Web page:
Japan may ban visas, money transfers over S Korea wartime labor dispute

Deputy Prime Minister Taro Aso says that Japan could ban new visa issuances and money transfers as countermeasures if South Korea goes ahead with the seizure of assets of a Japanese company over the issue of compensation for wartime labor.
Japan is considering a number of retaliatory steps that "are not limited to raising tariffs but include stopping issuing new visas and freezing wire transfers" to South Korean bank accounts, Aso said.
The comments come after a South Korean court approved the seizure of assets from Nippon Steel & Sumitomo Metal Corp to compensate Koreans for conscripted labor during World War II.
Japan has criticized the court decision, saying the issue was resolved decades ago.
But Aso added that Tokyo and Seoul are in negotiations with the hope that such steps would not be necessary.
"We have to deal with the matter properly," he told the House of Representatives' Financial Affairs Committee.
In October, South Korea's Supreme Court ordered the Japanese steelmaker to compensate four men for forced labor during Japan's 1910 to 1945 colonial rule of the Korean Peninsula.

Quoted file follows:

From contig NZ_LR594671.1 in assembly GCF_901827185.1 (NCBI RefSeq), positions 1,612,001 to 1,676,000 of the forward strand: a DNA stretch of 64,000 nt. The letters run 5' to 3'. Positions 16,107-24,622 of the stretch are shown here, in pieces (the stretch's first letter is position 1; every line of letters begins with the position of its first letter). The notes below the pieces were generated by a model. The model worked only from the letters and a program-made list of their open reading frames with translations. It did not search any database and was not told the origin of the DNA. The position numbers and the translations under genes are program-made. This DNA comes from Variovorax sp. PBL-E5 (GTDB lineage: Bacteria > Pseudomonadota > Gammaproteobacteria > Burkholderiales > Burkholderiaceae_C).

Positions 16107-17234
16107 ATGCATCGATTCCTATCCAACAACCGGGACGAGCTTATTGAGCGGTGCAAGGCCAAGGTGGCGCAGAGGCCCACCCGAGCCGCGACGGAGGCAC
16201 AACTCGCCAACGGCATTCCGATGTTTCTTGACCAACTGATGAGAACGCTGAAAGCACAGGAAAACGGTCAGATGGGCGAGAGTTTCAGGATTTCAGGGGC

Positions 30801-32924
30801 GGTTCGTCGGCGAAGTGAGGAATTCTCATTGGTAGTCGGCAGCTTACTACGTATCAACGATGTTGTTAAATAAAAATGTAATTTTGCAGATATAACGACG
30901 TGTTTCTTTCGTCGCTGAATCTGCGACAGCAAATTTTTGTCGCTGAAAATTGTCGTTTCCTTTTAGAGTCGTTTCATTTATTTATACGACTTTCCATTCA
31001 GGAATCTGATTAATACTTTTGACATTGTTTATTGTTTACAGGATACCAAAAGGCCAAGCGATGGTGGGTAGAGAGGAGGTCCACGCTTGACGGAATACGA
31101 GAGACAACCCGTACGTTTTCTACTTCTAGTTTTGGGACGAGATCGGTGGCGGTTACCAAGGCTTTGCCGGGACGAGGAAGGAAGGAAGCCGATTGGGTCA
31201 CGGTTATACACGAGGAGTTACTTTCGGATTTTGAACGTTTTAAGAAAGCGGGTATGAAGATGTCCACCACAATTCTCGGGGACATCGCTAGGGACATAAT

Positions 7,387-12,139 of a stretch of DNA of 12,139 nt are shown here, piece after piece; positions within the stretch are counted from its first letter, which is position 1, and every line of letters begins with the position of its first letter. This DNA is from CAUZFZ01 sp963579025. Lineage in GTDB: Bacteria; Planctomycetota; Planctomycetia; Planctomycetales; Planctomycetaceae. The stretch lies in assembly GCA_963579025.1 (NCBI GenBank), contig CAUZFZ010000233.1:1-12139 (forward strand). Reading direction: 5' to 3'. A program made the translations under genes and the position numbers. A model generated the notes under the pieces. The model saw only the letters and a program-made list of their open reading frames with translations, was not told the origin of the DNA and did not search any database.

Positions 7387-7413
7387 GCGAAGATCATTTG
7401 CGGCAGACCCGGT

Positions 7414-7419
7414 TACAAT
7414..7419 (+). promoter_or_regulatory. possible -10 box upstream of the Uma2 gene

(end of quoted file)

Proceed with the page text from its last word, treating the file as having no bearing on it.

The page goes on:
A request for seizing Mitsubishi Heavy Industries Ltd's assets has also been filed with the Seoul Central District Court after the top court ordered the Japanese heavy machinery maker to compensate for wartime labor in a similar case.
A team of lawyers representing South Korean plaintiffs who won the wartime labor case against Mitsubishi Heavy is considering seeking a seizure of the company's assets in Europe.
Japan maintains that the issue has already been resolved "finally and completely" under a 1965 accord between the two countries to settle property claims signed alongside the Japan-South Korea treaty that established diplomatic ties.
But the South Korean top court said the right of individuals to claim damages was not terminated by the accord, when it handed down the ruling against the steelmaker.
Tokyo proposed launching talks based on the agreement and is awaiting Seoul's response.

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